<160> Nevertheless if any one think fit to attribute some Obscure and Imperfect Sense or Perception, different from that of Animals, to the Energie of Nature, and will therefore call it a kind of Drowsie, Unawakened, or Astonish'd Cogitation, the Philosopher, before mentioned, will not very much gainsay it: εἴτις βούληται σύνεσίν τινα ἣ αἴσθησιν αὐτῇ διδόναι, οὐχ οἵαν λέγομεν ἐπὶ τῶν ἄλλων τὴν αἴσθησιν ἢ τὴν σύνησιν, ἀλλ' οἷον εἴτις τὴν τοῦ ὕπνου τῇ τοῦ ἐγρηγορότος προσεικάσειε.[20] If any will needs attribute some kind of Apprehension or Sense to Nature, then it must not be such a Sense or Apprehension, as is in Animals, but something that differs as much from it, as the Sense or Cogitation of one in a profound sleep, differs from that of one who is awake. And since it cannot be denied but that the Plastick Nature hath a certain Dull and Obscure Idea of that which it Stamps and Prints upon Matter, the same Philosopher himself sticks not to call this Idea of Nature, θέαμα and θεώρημα, a Spectacle and Contemplamen, as likewise the Energy of Nature towards it, θεωρία ἄψοφος, a Silent Contemplation; nay he allows, that Nature may be said to be, in some Sence, φιλοθεάμων, a Lover of Spectacles or Contemplation.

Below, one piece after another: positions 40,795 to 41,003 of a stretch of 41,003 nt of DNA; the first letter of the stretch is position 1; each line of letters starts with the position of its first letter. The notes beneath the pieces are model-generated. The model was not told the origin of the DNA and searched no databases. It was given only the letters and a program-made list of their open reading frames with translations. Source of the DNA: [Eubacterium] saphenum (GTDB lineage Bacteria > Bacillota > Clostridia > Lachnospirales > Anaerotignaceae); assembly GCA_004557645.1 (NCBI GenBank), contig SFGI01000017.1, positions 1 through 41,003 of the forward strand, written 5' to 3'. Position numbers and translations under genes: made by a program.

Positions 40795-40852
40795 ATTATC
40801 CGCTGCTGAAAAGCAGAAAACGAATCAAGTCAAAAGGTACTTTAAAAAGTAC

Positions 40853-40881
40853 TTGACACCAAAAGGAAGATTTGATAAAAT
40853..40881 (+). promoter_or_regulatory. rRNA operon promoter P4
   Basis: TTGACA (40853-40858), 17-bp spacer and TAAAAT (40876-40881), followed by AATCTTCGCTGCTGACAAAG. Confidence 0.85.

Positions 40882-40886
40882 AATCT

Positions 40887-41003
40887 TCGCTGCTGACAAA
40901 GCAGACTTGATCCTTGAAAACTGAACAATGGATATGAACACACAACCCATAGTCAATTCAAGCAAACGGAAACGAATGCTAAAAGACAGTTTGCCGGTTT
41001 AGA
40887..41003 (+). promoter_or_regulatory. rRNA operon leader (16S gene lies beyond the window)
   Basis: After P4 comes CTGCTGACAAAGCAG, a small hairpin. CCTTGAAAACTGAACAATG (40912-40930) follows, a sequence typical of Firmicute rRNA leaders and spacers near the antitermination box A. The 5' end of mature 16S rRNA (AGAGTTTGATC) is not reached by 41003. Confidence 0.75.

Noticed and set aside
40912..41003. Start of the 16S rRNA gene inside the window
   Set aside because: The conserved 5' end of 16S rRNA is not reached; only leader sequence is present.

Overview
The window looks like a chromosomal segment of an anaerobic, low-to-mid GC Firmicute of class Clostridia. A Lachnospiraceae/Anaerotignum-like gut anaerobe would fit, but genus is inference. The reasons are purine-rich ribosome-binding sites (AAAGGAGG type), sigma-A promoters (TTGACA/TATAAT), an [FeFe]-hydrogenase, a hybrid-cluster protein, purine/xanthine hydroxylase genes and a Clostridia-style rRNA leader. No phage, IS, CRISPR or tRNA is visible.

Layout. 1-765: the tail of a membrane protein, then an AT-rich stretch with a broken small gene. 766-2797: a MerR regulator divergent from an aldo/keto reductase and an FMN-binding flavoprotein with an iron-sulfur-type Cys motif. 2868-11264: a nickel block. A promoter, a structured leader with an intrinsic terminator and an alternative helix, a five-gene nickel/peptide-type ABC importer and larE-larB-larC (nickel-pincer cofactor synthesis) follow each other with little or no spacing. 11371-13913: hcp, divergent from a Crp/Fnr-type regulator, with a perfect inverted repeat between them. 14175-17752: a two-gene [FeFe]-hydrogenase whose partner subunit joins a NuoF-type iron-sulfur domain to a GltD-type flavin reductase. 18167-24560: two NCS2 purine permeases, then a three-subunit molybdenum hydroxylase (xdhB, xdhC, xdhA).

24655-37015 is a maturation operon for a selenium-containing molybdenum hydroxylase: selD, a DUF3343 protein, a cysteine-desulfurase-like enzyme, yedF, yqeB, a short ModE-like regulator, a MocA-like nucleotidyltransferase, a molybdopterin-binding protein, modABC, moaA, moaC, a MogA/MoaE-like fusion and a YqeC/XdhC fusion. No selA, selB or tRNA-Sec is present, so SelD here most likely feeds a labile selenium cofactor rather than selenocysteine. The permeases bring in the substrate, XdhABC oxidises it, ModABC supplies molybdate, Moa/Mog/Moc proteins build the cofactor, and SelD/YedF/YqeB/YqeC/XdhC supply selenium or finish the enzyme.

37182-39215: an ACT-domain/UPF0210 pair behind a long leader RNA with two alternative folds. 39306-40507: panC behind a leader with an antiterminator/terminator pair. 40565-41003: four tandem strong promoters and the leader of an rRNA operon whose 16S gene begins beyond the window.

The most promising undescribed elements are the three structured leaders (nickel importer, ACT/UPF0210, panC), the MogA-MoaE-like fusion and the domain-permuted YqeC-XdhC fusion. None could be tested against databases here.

17. However, that there may be some Vital Energy without Clear and Express συναίσθησις, Con-sense and Consciousness, Animadversion, Attention, or Self-perception, seems reasonable upon several accompts. For first, those Philosophers themselves, who make the Essence of the Soul to consist in Cogitation, and again the Essence of Cogitation in Clear and Express Consciousness, cannot render it any way probable, that the Souls of Men in all profound Sleeps, Lethargies and Apoplexies, as also of Embryo's in the Womb, from their very first arrival thither, are never so much as one moment without Expresly Conscious Cogitations; which if they were, according to the Principles of their Philosophy, they must, ipso facto, cease to have any Being. Now if the Souls of Men and Animals be at any time without Consciousness and Self-perception, then it must needs be granted, that Clear and Express Consciousness is not Essential to Life. There is some appearance of Life and Vital Sympathy in certain Vegetables and Plants, which however called Sensitive Plants and Plant-animals, cannot well be supposed to have Animal Sense and Fancy, or Express Consciousness in them; although we are not ignorant in the mean time, how some endeavour to salve all those Phænomena Mechanically. It is certain, that our Humane Souls themselves are not always Conscious, of whatever they have in them; for even the Sleeping Geometrician, hath at that time, all his Geometrical Theorems and Knowledges some way in him; as also the Sleeping Musician, all his Musical Skill and Songs: and therefore why may it not be possible for the Soul to have likewise some Actual Energie in it, which it is not Expresly Conscious of? We have all Experience, of our doing many Animal Actions Non-attendingly, which we reflect upon afterwards; as also that we often continue a long Series of Bodily Motions, by a mere Virtual Intention of our Minds, and as it were by Half a Cogitation. That Vital Sympathy, by which our Soul is united and tied fast, as it were with a Knot, to the Body, is a thing that we have no direct Consciousness of, but only in its Effects. Nor can we tell how we come to be so different <161> ly affected in our Souls, from the many different Motions made upon our Bodies. As likewise we are not Conscious to our selves of that Energy, whereby we impress Variety of Motions and Figurations upon the Animal Spirits of our Brain in our Phantastick Thoughts. For though the Geometrician perceive himself to make Lines, Triangles and Circles in the Dust, with his Finger, yet he is not aware, how he makes all those same Figures, first upon the Corporeal Spirits of his Brain, from whence notwithstanding, as from a Glass, they are reflected to him, Fancy being rightly concluded by Aristotle to be a Weak and Obscure Sense. There is also another more Interiour kind of Plastick Power in the Soul (if we may so call it) whereby it is Formative of its own Cogitations, which it self is not always Conscious of; as when in Sleep or Dreams, it frames Interlocutory Discourses betwixt it self and other Persons, in a long Series, with Coherent Sence and Apt Connexions, in which oftentimes it seems to be surprized with unexpected Answers and Reparties; though it self were all the while the Poet and Inventor of the whole Fable. Not only our Nictations for the most part when we are awake, but also our Nocturnal Volutations in Sleep, are performed with very little or no Consciousness. Respiration or that Motion of the Diaphragmæ and other Muscles which causes it (there being no sufficient Mechanical accompt given of it) may well be concluded to be always a Vital Motion, though it be not always Animal; since no man can affirm that he is perpetually Conscious to himself, of that Energy of his Soul, which does produce it when he is awake, much less when asleep. And Lastly, the Cartesian Attempts to salve the Motion of the Heart Mechanically, seem to be abundantly confuted, by Autopsy and Experiment, evincing the Systole of the Heart to be a Muscular Constriction, caused by some Vital Principle, to make which, nothing but a Pulsifick Corporeal Quality in the Substance of the Heart it self, is very Unphilosophical and Absurd. Now as we have no voluntary Imperium at all, upon the Systole and Diastole of the Heart, so are we not conscious to our selves of any Energy of our own Soul that causes them, and therefore we may reasonably conclude from hence also, that there is some Vital Energy, without Animal Fancy or Synæsthesis, express Consciousness and Self-perception.